New Study: Marijuana Smokers 5x More Likely To Become Alcoholics
Could smoking pot really be associated with alcoholism? One study says yes: Marijuana smokers are up to five times as likely to have an alcohol use disorder as those who do not use the drug.
Marijuana Smokers & Alcoholism
A look at the data
In the early 2000s, the National Institute on Alcohol Abuse and Alcoholism (NIAAA) conducted a massive study – the largest of its kind in fact. They called it the National Epidemiological Survey on Alcohol and Related Conditions, or NESARC for short.
NESARC surveyed 27,461 adults with the objective of studying comorbidity, the occurrence of more than one psychological disorder or substance use disorder in the same person. The study explored a variety of factors, including consumption patterns and experiences with alcohol, tobacco and illicit drugs.
The new study
Using data collected from the NESARC study, a new group analyzed the findings to learn if there was an association between marijuana use and alcoholism. They looked at two different time points in the study: adults who did not have an alcohol use problem and had used marijuana at the beginning of the study (“first assessment”), and those who had used marijuana over the course of the following three years.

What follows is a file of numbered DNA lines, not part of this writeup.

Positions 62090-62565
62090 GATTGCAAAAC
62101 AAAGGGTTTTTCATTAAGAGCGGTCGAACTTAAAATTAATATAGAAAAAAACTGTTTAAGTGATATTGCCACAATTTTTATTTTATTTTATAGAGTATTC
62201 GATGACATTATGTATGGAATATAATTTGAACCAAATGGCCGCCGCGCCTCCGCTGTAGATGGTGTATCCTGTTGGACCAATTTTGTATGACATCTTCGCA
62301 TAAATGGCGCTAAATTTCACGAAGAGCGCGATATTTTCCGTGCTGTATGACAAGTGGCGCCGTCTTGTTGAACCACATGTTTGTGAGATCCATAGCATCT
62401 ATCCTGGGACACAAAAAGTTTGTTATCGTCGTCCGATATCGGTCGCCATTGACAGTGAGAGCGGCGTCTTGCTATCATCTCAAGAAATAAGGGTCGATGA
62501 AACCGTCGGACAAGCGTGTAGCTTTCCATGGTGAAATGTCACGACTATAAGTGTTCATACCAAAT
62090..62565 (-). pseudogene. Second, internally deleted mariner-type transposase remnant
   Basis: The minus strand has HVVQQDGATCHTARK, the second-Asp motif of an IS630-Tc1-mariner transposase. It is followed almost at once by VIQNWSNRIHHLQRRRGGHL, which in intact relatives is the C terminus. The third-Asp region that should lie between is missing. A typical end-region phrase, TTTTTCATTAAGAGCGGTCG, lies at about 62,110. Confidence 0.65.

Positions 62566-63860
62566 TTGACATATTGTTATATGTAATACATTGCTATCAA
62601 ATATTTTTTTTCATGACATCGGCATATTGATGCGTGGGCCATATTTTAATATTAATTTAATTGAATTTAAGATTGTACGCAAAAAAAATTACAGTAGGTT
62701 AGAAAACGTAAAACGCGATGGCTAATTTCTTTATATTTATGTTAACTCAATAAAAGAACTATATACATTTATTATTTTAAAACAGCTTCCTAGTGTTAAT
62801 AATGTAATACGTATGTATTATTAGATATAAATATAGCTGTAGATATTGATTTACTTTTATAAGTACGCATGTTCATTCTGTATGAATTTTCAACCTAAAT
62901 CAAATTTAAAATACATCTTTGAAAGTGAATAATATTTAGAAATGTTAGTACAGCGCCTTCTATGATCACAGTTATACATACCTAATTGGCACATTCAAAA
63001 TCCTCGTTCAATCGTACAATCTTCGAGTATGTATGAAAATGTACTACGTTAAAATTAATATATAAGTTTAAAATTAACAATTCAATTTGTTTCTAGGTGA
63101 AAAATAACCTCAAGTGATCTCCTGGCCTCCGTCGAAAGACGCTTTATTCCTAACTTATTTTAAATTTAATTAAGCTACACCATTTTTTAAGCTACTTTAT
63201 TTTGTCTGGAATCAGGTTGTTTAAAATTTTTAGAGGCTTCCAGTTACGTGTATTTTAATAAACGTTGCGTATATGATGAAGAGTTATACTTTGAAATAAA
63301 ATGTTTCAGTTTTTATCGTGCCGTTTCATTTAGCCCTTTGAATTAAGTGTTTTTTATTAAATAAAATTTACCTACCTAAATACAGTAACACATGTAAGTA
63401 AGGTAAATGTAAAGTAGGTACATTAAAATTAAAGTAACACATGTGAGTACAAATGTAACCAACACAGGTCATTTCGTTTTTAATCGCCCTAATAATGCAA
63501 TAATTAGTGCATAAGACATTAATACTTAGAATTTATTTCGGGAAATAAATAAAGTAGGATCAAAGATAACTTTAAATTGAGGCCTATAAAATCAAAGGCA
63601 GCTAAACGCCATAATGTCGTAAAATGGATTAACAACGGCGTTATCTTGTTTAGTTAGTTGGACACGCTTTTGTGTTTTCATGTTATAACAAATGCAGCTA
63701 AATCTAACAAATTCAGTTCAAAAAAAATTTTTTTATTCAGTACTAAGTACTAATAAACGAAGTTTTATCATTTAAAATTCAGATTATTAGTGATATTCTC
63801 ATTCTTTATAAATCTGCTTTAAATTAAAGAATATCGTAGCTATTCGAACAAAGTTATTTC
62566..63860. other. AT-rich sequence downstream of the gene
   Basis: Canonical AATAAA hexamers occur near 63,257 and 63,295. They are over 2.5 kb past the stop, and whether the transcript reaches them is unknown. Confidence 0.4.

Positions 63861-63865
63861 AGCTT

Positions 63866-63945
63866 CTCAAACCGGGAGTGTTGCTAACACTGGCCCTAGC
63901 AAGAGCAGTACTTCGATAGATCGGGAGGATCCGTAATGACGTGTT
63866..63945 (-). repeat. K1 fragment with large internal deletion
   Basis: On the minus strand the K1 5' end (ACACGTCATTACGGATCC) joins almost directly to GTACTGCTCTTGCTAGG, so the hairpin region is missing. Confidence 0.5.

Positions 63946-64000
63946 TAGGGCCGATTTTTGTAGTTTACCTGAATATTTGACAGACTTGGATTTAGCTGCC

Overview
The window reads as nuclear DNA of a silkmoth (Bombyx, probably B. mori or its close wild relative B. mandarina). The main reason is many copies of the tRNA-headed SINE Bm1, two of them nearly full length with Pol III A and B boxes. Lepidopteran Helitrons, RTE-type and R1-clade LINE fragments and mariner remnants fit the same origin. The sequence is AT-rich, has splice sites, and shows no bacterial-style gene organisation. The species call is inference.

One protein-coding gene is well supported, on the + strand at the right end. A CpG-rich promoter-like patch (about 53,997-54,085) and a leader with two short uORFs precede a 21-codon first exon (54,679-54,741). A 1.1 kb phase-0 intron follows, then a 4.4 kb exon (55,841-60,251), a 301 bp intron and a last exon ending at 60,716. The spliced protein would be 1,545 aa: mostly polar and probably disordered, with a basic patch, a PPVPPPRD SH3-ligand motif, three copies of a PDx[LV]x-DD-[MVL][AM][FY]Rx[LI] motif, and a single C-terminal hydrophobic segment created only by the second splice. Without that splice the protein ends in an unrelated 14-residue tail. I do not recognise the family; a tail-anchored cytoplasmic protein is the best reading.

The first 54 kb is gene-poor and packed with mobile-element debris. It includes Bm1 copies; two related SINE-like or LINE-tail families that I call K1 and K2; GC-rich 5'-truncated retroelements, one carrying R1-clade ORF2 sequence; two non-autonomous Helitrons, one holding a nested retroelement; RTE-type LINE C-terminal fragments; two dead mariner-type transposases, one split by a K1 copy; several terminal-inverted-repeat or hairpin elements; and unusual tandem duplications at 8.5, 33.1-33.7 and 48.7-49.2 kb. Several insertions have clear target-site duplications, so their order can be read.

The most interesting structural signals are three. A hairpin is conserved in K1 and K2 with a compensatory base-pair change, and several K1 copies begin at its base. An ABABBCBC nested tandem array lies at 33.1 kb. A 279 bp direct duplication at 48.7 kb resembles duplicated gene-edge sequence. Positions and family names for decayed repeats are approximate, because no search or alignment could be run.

What they found is that those who used marijuana at the first assessment. And continued to use marijuana throughout the three-year follow-up period were five times as likely to develop an alcohol use problem compared with those who didn’t use marijuana.
What’s more, those adults who did have an alcohol use problem at the first assessment were significantly more likely to be in recovery from their alcoholism when they did not use cannabis.
In a release about the study, Renee Goodwin, one of the coauthors, said that the data suggests there is an association between drinking problems and smoking pot. “Our results suggest that cannabis use appears to be associated with an increased vulnerability to developing an alcohol use disorder. Even among those without any history of this.”
Renee went on to say that more research is needed to understand the connection. And to assess how to help those at higher risk of developing disorders. “From a public health standpoint we recommend that further research be conducted. So as to understand the pathways underlying these relationships. As well as the degree to which various potentially vulnerable population subgroups – youth, for example – are at increased risk.”
Getting help for a substance abuse disorder
Always, marijuana use is considered a harmless pastime. And legalization across some states is reinforcing the notion that it’s completely safe. But like alcohol – which is also legal for adults of age – it can be a destructive habit. Some people can become easily dependent, and for others it can exacerbate existing conditions. And even cause people to develop new disorders like alcoholism, as this study shows.
In conclusion. if you’re struggling to quit smoking pot. Or if you’re dealing with alcoholism – or both – don’t go it alone. The Watershed can help. Even if you’re not looking for yourself, give us a call. We help people every day to get the care they need to overcome addiction. Don’t spend another day wasted. Call: 1-800-861-1768.Tags: Alcoholism, effects of marijuana